Those fortunate enough to have experienced a good, positive, working atmosphere know that the very reason behind it is a solid company culture – a culture based on values and rules of conduct that determine ways of communicating, cooperating and managing people. These values and rules should be based on universally recognised freedoms.
I have deliberately used the term ‘fortunate enough’ for those like me, who have had the opportunity to develop their career in nurturing and affirmative surroundings, because even though we live in the 21st century and topics of diversity and inclusion should be integral to every workplace – those aren’t always more than just letters on paper.
However, with younger generations entering the global workforce and ever-changing business models – “agility” is becoming an increasingly more relevant approach when it comes to defining and implementing any culture, especially the culture of big companies. And yet, I believe that the core of every successful business culture lies in employee satisfaction, in that good feeling “in the stomach” that we have in the morning while getting ready to start a new workday that makes us feel contentment.
Achieving that feeling is never easy, and the steps necessary to achieve the goal of having satisfied employees must start from the beginning – which is basic respect for human rights and freedoms. That’s because it’s only when we feel respected by our colleagues and employer that we can be at our best professionally and, of course, personally.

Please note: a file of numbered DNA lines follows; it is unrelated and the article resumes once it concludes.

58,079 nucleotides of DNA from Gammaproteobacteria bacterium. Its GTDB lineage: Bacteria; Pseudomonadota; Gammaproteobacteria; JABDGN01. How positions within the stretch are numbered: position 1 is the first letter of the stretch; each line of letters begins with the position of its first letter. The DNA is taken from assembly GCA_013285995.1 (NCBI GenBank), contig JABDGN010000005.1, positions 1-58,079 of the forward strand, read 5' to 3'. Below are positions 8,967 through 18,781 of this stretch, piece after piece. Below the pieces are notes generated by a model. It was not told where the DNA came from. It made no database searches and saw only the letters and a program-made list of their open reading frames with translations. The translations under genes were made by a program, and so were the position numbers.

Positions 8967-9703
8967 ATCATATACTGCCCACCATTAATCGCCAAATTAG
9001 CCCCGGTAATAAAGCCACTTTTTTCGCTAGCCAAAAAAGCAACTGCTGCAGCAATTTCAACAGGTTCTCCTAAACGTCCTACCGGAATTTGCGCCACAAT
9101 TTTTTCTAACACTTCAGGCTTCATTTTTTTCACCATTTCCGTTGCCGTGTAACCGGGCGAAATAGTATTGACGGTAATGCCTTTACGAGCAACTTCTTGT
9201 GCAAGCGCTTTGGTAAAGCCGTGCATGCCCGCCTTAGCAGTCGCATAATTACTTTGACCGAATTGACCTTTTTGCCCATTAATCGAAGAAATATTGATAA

For METRO AG, and consequently METRO Serbia, this topic is essential because we operate in over 30 countries, employ almost 100,000 people and serve millions of customers – of all different national, religious or political backgrounds, ages, genders, or sexual orientations. For this global corporation to feel and function like a stable system, rather than the mere sum of its parts – it is necessary to cultivate a culture in which everyone can express themselves and share their opinions without fear.
For METRO AG, and consequently METRO Serbia, this topic is essential because we operate in over 30 countries, employ almost 100,000 people and serve millions of customers – of all different national, religious or political backgrounds, ages, genders, or sexual orientations
For example, METRO AG has recently been recognised for its comprehensive commitment to employees from the LGBTIQ+ community and has been awarded the PRIDE Champion Gold Employer Seal by the UHLALA-Group, one of the leading LGBTIQ+ social enterprises. The company’s focus on visibility and communication, as well as legal framework and regulations, were the key factors leading to this valuable acknowledgement.
METRO stands and acts against discrimination of every kind, on any issue. As this is true for us, we also expect it of our business partners, demanding the same principles be applied in their business operations if they want to work with us.
At METRO, everyone can truly develop and grow professionally, based solely on their work, skills and career ambitions, while respecting others and contributing to creating a positive working atmosphere between colleagues, business partners and customers.
Creating this kind of company culture took decades of education, learning and dedicated work, and the results are well-earned and we believe equally durable. And that’s why so many METRO employees, myself included, are proud to be able to state publicly that METRO is truly a place where everyone can be who they are!